The Reformation insistence on “Scripture alone” was a response to the Medieval Catholic Church, which had derived beliefs/doctrines from the Bible and reason that the Reformers (rightly) declared not to be justified on the basis of the text of Scripture. An example is the doctrine of purgatory. There is no clear reference in scripture to an intermediate place of purification that changes the nature of souls so that they are fit for heaven. However, at the same time, it is a reasonable (if unbiblical) answer to the question: how do imperfect people get into heaven? That belief can, however, only gain hold when a source other than the Bible is allowed to augment the witness of scripture.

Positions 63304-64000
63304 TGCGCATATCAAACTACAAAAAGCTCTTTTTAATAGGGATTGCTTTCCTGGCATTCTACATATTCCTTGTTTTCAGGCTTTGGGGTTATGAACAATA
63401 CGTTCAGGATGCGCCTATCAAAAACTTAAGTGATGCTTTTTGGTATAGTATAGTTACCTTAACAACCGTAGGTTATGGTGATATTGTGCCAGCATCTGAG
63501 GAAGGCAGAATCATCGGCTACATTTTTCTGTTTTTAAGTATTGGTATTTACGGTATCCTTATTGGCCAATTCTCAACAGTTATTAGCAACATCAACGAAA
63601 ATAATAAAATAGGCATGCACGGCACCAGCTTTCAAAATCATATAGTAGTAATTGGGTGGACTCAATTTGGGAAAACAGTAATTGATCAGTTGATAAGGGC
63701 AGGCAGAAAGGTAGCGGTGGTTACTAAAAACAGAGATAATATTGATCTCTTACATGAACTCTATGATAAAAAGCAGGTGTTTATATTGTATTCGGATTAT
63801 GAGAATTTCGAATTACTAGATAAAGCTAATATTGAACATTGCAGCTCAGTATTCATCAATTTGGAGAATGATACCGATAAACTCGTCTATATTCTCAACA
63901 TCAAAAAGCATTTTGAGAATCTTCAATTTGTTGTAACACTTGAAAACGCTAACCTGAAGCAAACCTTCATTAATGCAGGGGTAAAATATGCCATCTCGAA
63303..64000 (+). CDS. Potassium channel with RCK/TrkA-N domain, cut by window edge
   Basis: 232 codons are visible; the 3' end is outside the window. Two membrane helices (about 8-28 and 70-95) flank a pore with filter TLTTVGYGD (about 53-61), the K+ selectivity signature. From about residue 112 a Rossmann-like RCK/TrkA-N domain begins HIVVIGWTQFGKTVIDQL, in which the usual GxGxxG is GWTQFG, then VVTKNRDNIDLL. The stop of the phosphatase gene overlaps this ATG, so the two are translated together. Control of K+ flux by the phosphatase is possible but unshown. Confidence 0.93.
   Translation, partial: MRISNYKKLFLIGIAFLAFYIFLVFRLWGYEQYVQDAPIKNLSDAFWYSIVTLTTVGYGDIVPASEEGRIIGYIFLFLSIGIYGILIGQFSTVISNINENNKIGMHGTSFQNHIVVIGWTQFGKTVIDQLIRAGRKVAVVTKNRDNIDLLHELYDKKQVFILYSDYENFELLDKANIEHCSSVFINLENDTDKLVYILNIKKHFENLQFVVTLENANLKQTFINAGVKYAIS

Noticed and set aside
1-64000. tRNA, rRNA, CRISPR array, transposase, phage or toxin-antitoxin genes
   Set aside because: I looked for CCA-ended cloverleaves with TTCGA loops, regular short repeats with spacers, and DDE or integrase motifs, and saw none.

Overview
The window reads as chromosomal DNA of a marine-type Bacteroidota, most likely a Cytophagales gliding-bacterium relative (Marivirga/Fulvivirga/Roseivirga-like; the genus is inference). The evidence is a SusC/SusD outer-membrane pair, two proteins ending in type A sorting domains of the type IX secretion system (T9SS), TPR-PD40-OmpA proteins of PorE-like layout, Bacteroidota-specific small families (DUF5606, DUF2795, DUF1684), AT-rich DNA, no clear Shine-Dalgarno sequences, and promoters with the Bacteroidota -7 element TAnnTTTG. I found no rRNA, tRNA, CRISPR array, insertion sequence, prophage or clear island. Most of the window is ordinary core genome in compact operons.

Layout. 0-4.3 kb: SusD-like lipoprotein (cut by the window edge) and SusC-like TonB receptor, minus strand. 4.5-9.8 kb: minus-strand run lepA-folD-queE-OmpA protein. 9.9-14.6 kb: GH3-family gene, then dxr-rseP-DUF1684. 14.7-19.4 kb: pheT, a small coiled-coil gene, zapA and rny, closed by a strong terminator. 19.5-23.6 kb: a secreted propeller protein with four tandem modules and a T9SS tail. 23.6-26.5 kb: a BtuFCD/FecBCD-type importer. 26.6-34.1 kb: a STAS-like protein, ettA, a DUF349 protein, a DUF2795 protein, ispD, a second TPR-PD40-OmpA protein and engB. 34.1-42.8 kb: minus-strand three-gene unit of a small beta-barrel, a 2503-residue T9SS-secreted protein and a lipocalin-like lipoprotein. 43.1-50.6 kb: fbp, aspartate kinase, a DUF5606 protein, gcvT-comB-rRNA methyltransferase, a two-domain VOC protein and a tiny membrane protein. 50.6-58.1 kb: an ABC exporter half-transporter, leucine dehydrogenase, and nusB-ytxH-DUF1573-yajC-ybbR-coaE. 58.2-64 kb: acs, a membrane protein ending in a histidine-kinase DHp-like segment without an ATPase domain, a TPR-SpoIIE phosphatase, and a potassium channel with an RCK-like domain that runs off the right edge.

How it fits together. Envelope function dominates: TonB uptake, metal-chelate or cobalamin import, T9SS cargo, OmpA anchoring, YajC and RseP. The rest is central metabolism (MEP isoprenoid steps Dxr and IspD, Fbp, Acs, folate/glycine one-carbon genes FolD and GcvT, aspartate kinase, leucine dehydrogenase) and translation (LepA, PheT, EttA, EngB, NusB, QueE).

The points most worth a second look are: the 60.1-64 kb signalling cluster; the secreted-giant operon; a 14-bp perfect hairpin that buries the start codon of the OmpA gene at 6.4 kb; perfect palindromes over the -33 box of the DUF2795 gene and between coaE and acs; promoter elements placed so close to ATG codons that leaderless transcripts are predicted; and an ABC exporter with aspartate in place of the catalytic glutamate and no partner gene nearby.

Last week I joined staff and area directors from sixteen campuses, along with our executive coaches, for training in ministry building. It was the best training of my ministry career. One of the things that made it powerful was the synergy that emerged from sharing the experience with one of my direct reports and our […]
In the Presbyterian Church (USA), we share a common theological language. That language, however, is filled with varying and often competing interpretations. We all say “chips,” but some of us are thinking french fries and others Baked Lays. Same words. Different meanings.
Does God speak? If He does, are we listening? My answer to those question is that God is speaking. He speaks to His people primarily through Scripture, which is our rule of faith and life–the lens through which we evaluate the content of other messages or impressions that we believe come from God. God also […]
As our culture continues to grapple with the meaning of marriage, the Washington Post reported that vocal advocates of polyamory in the Unitarian Universalist church are detrimental to legal recognition of same sex marriage. You can read the original Post article here and the IRD’s commentary here. Many traditionalists have asked the question: if same […]